aral
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June 29, 2011, 09:59:02 AM
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Maybe you should read through this thread to see what happens when someone tries to make a 'no transaction fee' client


eh?  there is only a compulsory fee on transactions of under 0.01 BTC there to prevent DoS attacks

otherwise there is no such restriction!

how many times must this be repeated?

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June 29, 2011, 10:02:40 AM
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that's why i said it rules out micropayments

edit, let me ask, are you saying that transaction fees are not required if oyu want to cash out of BTC right after receiving a payment, and you wish to do this 100s of times a day?

I think you do.

Any intelligent fool can make things bigger, more complex and more violent. It takes a touch of genius and a lot of courage to move in the opposite direction.
aral
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June 29, 2011, 10:08:23 AM
 #10

that's why i said it rules out micropayments

well, not by the conventional definitions of micropayments (under $20)

some people take micropayments to mean payments of a couple of cents, say to read single news articles.  it's not useful for that.  the transaction cost is too high.  but for small payments it does beat visa!
cloud9
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June 29, 2011, 10:21:32 AM
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that's why i said it rules out micropayments

well, not by the conventional definitions of micropayments (under $20)

some people take micropayments to mean payments of a couple of cents, say to read single news articles.  it's not useful for that.  the transaction cost is too high.  but for small payments it does beat visa!

The bitcoin micropayment ( / nanopayment limit if you like that as a better term mouse) is 0.01btc - at current bitcoin prices that translates to US$0.169 - bitcoins transferred under this value at present will attract a compulsory transfer penalty.  It protects the bitcoin blockchain from transfer spam.

This limit however will be adjusted dynamically depending on future bitcoin prices and blockchain volume.

At a certain service provider holding your bitcoin in credit, you would be able to transfer any minute amount of bitcoin without any penalty if it is internally to the service provider, see mybitcoin.com for example where transfers of any minute amount is always free.

Disclaimer:  Postings of Cloud9 are only individual views of opinion and/or musings and/or hypothesisses.  On a non-authoritative, peer-to-peer public forum, you do not need permission from Cloud9 to derive your own conclusions or opinions, so please do.  Calculations and assumptions to be verified.
aral
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June 29, 2011, 10:39:48 AM
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edit, let me ask, are you saying that transaction fees are not required if oyu want to cash out of BTC right after receiving a payment, and you wish to do this 100s of times a day?

I think you do.

Ah, I see you're talking about external fees, on exchanges and so on?  Yes, of course these are variable.  Currently I pay 0% on britcoin, but it's a bit inconvenient.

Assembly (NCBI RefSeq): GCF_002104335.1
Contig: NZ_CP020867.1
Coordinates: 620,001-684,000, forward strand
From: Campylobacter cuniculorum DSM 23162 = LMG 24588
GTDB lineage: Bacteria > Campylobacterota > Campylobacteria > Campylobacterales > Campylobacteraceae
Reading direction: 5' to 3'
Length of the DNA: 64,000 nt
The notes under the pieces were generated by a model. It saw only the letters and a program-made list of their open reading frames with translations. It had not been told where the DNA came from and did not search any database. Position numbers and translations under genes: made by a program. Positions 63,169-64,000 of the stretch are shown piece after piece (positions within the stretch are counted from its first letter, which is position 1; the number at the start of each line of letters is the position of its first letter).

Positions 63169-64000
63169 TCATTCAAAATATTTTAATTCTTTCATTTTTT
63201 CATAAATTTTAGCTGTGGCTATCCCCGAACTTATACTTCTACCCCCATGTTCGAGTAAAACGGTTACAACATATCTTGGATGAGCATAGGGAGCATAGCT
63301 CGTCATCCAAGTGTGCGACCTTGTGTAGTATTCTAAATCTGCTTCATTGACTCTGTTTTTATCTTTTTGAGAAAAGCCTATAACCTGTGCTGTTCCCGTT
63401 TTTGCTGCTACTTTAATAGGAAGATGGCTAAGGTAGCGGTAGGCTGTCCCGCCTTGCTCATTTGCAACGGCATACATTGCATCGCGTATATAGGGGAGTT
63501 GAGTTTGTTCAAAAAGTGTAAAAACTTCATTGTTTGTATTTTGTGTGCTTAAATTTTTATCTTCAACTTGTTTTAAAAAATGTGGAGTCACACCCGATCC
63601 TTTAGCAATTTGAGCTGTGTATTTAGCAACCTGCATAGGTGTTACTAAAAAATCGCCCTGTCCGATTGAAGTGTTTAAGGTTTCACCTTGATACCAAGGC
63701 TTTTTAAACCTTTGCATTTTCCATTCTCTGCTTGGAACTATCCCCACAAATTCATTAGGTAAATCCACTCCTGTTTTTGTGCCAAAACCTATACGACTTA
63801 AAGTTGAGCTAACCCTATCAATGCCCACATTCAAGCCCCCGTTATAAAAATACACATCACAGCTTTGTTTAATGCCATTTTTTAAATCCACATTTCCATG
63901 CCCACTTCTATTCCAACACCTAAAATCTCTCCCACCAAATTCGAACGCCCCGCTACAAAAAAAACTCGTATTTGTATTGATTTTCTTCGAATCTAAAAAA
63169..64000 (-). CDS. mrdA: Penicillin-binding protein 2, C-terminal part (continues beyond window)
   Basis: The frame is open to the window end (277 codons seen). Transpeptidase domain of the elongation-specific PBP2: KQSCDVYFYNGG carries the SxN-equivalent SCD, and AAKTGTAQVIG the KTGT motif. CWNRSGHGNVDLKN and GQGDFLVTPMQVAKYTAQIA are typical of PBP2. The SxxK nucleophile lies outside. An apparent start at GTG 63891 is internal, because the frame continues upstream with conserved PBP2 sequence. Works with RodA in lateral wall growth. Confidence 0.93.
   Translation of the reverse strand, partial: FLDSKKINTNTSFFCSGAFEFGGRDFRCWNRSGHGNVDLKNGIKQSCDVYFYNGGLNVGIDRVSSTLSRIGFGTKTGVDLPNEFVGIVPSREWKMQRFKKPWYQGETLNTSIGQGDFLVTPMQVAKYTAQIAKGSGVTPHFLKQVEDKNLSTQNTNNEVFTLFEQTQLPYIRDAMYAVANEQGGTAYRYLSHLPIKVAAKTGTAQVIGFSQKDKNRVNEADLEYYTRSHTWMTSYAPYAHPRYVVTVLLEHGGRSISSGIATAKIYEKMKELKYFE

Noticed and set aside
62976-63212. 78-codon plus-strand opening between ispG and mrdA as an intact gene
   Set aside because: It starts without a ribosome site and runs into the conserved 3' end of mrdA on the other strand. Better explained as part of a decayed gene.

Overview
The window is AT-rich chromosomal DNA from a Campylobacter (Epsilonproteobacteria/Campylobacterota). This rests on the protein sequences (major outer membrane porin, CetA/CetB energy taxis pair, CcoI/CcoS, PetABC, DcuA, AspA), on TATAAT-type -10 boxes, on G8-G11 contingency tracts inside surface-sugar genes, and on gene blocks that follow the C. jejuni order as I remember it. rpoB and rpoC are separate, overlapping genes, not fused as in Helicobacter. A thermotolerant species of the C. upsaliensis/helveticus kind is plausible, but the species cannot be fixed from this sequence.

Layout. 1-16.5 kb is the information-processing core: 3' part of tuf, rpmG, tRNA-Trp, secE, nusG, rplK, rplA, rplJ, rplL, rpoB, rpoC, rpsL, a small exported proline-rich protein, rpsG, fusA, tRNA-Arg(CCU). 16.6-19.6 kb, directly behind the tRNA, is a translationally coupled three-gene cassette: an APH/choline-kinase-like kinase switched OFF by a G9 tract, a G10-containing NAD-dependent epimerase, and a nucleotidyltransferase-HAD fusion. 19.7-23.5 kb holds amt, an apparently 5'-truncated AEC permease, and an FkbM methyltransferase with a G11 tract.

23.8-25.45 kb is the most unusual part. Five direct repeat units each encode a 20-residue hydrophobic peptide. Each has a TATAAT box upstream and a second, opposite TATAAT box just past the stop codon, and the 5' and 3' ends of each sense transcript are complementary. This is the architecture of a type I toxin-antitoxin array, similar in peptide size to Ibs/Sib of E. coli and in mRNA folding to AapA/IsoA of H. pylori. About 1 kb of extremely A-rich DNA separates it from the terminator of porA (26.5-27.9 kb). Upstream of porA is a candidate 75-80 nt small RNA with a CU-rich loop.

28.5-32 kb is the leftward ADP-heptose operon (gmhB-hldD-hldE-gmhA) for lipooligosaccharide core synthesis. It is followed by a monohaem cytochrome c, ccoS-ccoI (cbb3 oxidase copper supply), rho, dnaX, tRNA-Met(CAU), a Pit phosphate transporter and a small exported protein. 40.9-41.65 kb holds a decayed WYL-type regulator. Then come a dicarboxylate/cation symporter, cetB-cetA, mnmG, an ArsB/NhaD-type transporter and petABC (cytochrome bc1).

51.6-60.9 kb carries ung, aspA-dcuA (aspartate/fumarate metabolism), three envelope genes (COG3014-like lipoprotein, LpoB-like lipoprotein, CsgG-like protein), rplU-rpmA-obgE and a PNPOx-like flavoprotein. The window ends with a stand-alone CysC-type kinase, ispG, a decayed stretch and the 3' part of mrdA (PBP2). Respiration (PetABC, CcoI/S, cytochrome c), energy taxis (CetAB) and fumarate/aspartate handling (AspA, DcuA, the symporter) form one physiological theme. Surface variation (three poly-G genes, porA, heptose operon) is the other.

As bitcoin matures these external fees would be another incentive for merchants to use bitcoins to purchase supplies.
cloud9
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June 29, 2011, 12:30:10 PM
 #13

that's why i said it rules out micropayments
At current bitcoin prices, the minimum value of bitcoin that can be transferred THROUGH THE BITCOIN CLIENT without attracting penalty transfer is 0.01BTC x 16.89US$ = 0.169US$.  I don't know what is the price of a printed newspaper in your parts of the world, but if I had to transfer 0.169US$ of bitcoins to a publishing provider and only the values of articles I read, get subtracted from the 0.169US$ worth of bitcoins in balance, I would be pleased.  Let's say I read two articles in today's edition, each subtracting 0.001btc (or maybe even less for some items) from my 0.01btc credit balance - I would still have 0.008btc left with the publishing provider without any transfer penalties incurred.  Tomorrow or in future I can use the remaining balance at this publishing provider without incurring any transfer penalties.

Also the same goes with any micro service/goods provider with an account on mybitcoin.com for example.  No transfer penalties for micro transfers between accounts of all mybitcoin.com users.



edit, let me ask, are you saying that transaction fees are not required if oyu want to cash out of BTC right after receiving a payment, and you wish to do this 100s of times a day?

I think you do.

That's right, if you transfer more than 0.01btc there is no compulsory fee through the bitcoin client, and if you sell/buy bitcoins through free market places like bitomat there are no commissions involved in selling/buying bitcoins.  If you keep your credit in your bitomat account there is also no fee, only a traditional bank transfer fee when you withdraw script/promissory note fiat currency, not when you transfer bitcoin digital goods (digital goods commodity used as currency) in / out.

Disclaimer:  Postings of Cloud9 are only individual views of opinion and/or musings and/or hypothesisses.  On a non-authoritative, peer-to-peer public forum, you do not need permission from Cloud9 to derive your own conclusions or opinions, so please do.  Calculations and assumptions to be verified.